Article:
SCENE I. Westminster Abbey. Dead March. Corpse of King Henry the Fifth discovered, lying in state; attended on by the Dukes of Bedford, GlosTer, and Exeter; the Earl of Warwick,1 the Bishop of Winchester, Heralds, &c.
Bedford. Hung be the heavens with black, yield day tonight! Comets, importing change of times and states, Brandish your crystal2 tresses in the sky, And with them scourge the bad, revolting stars, That have consented3 unto Henry's death! Henry the Fifth, too famous to live long! England ne'er lost a king of so much worth.
Glo. England ne'er had a king, until his time. Virtue he had, deserving to command; His brandished sword did blind men with his beams; His arms spread wider than a dragon's wings;
1 Richard Beauchamp, earl of Warwick, who is a character in King Henry V. The earl of Warwick, who appears in a subsequent part of this drama, is Richard Nevill, son to the earl of Salisbury, who came to the title in right of his wife, Anne, sister of Henry Beauchamp, duke of Warwick. Richard, the father of this Henry, was appointed governor to the king on the demise of Thomas Beaufort, duke of Exeter, and died in 1439. There is no reason to think the author meant to confound the two characters.
2 Crystal is an epithet repeatedly bestowed on comets by our ancieat writers.
3 Our ancestors had but one word to express consent, and concent, which meant accord and agreement, whether of persons or things.
His sparkling eyes, replete with wrathful fire.
Exe. We mourn in black; why mourn we not in
Win. He was a king blessed of the King of kings. Unto the French the dreadful judgment day So dreadful will not be, as was his sight. The battles of the Lord of Hosts he fought; The church's prayers made him so prosperous.
Glo. The church! where is it? Had not churchmen prayed, His thread of life had not so soon decayed. None do you like but an effeminate prince, Whom, like a schoolboy, you may overawe.
Win. Gloster, whate'er we like, thou art protector; And lookest to command the prince, and realm. Thy wife is proud; she holdeth thee in awe, More than God, or religious churchmen, may.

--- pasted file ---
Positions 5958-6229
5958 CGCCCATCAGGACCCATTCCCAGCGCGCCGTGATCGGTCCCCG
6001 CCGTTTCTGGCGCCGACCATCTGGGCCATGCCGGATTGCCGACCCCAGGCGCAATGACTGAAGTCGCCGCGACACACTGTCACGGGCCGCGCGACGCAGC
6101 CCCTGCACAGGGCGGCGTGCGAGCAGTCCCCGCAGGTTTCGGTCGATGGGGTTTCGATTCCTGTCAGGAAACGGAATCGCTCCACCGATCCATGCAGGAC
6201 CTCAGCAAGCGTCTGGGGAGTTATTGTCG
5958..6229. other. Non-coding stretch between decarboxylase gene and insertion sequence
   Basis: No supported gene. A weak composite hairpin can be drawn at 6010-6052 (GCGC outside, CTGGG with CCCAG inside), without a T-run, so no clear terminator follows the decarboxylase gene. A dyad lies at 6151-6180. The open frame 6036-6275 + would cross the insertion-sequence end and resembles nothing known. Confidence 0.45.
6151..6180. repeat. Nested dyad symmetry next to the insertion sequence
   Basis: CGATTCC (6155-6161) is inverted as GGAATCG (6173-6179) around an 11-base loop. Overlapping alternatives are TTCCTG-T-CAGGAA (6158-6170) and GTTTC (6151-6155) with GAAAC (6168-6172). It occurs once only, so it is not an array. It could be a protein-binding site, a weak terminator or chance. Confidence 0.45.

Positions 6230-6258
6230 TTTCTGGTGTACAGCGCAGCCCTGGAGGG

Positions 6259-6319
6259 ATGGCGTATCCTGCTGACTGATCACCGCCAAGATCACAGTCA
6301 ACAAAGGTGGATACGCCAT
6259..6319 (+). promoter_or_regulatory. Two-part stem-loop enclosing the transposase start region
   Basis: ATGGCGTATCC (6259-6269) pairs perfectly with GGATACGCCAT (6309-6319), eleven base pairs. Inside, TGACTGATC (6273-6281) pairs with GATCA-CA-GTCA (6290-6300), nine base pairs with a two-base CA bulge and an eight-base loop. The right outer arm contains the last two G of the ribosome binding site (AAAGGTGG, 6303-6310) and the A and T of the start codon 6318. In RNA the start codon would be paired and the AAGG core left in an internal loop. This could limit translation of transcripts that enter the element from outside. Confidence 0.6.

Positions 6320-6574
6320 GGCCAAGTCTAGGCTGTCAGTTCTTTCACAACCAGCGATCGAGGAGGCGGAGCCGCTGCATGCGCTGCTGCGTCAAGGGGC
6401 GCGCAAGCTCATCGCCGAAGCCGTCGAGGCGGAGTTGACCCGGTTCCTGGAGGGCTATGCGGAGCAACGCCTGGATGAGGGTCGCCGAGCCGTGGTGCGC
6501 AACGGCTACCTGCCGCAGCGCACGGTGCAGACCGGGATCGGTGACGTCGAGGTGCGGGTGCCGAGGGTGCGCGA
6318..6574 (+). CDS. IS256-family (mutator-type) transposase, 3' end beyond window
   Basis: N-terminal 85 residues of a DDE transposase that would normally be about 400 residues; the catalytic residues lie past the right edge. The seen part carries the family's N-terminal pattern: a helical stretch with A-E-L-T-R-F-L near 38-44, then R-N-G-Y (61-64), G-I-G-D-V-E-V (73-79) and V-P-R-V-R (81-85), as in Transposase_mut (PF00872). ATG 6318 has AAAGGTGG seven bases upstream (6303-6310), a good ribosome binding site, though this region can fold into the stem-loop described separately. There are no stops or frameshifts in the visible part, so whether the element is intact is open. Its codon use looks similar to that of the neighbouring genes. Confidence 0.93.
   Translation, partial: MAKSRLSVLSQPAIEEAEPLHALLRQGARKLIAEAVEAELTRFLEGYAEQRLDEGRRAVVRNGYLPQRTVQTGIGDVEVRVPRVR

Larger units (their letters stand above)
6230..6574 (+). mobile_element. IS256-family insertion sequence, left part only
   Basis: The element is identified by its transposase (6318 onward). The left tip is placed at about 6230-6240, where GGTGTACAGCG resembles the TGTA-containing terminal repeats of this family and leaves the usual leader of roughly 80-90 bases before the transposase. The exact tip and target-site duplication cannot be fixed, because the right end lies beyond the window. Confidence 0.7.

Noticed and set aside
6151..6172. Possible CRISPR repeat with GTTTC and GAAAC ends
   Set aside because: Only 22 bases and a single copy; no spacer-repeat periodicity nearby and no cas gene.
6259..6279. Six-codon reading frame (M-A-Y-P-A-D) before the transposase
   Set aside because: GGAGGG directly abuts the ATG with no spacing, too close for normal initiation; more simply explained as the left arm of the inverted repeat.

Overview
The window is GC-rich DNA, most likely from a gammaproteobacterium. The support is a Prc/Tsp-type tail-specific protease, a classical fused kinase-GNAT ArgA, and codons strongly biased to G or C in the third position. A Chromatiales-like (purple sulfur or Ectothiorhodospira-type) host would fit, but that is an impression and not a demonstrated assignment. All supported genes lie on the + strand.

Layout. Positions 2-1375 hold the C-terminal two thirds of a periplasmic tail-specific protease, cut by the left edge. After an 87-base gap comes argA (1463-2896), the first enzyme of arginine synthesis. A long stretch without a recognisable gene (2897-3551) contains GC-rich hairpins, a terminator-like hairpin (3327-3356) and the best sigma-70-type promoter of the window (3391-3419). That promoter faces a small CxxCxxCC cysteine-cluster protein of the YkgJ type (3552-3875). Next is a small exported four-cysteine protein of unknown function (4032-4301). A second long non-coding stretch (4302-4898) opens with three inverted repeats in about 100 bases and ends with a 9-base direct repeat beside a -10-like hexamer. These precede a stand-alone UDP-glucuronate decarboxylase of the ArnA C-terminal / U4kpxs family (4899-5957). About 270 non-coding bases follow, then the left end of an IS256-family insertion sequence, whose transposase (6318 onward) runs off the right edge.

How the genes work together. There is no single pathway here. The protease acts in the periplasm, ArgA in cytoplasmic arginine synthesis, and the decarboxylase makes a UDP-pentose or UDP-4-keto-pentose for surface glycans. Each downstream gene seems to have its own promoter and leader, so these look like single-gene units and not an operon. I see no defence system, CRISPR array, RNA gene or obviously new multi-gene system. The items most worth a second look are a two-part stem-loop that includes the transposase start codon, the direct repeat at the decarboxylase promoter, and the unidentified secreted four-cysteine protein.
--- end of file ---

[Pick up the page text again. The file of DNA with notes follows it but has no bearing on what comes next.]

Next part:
Glo. Name not religion, for thou lov'st the flesh; And ne'er throughout the year to church thou go'st, Except it be to pray against thy foes.
Bed. Cease, cease these jars, and rest your minds in peace! Let's to the altar;—heralds, wait on us :-—
1 There was a notion long prevalent that life might be taken away by metrical charms.
Instead of gold, we'll offer up our arms;
Since arms avail not, now that Henry's dead.—
Posterity, await for wretched years,
When at their mothers' moist eyes babes shall suck;
Our isle be made a nourishx of salt tears,
And none but women left to wail the dead.—
Henry the Fifth! thy ghost I invocate;
Prosper this realm, keep it from civil broils!
Combat with adverse planets in the heavens!
A far more glorious star thy soul will make,
Than Julius Caesar, or bright 2
Enter a Messenger.
Mess. My honorable lords, health to you all!
Bed. What say'st thou, man, before dead Henry's
Glo. Is Paris lost? is Rouen yielded up? If Henry were recalled to life again, These news would cause him once more yield the ghost.
Exe. How were they lost? what treachery was used?
Mess. No treachery; but want of men and money. Among the soldiers this is muttered,— That here you maintain several factions; And, whilst a field should be despatched and fought,
1 Nurse was anciently spelled nouryce and noryshe; and, by Lydgate, even nourish.
2 Pope conjectured that this blank had been supplied by the name of Francis Drake, which, though a glaring anachronism, might have been a popular, though not judicious, mode of attracting plaudits in the theatre. Part of the arms of Drake was two blazing stars.
3 Capel proposed to complete this defective verse by the insertion of Rouen among the places lost, as Gloster infers that it had been mentioned with the rest